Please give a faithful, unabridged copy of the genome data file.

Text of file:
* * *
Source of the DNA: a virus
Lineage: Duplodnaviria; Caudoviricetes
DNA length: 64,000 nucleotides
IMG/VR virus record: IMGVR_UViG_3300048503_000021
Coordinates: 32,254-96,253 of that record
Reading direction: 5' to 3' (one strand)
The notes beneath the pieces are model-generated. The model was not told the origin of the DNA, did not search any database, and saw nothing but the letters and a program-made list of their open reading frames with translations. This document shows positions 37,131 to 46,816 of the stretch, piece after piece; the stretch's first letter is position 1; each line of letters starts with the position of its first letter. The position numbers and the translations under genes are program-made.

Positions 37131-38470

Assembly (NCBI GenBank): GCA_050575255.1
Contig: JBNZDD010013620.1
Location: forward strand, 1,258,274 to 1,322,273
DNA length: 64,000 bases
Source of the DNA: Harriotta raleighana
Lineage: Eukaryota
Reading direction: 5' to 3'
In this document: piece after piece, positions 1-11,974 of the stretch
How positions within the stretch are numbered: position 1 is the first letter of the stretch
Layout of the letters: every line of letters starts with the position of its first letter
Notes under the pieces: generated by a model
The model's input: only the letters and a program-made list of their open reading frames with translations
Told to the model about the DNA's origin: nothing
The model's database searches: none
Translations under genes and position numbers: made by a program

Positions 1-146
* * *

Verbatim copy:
Source of the DNA: a virus
Lineage: Duplodnaviria; Caudoviricetes
DNA length: 64,000 nucleotides
IMG/VR virus record: IMGVR_UViG_3300048503_000021
Coordinates: 32,254-96,253 of that record
Reading direction: 5' to 3' (one strand)
The notes beneath the pieces are model-generated. The model was not told the origin of the DNA, did not search any database, and saw nothing but the letters and a program-made list of their open reading frames with translations. This document shows positions 37,131 to 46,816 of the stretch, piece after piece; the stretch's first letter is position 1; each line of letters starts with the position of its first letter. The position numbers and the translations under genes are program-made.

Positions 37131-38470

Assembly (NCBI GenBank): GCA_050575255.1
Contig: JBNZDD010013620.1
Location: forward strand, 1,258,274 to 1,322,273
DNA length: 64,000 bases
Source of the DNA: Harriotta raleighana
Lineage: Eukaryota
Reading direction: 5' to 3'
In this document: piece after piece, positions 1-11,974 of the stretch
How positions within the stretch are numbered: position 1 is the first letter of the stretch
Layout of the letters: every line of letters starts with the position of its first letter
Notes under the pieces: generated by a model
The model's input: only the letters and a program-made list of their open reading frames with translations
Told to the model about the DNA's origin: nothing
The model's database searches: none
Translations under genes and position numbers: made by a program

Positions 1-146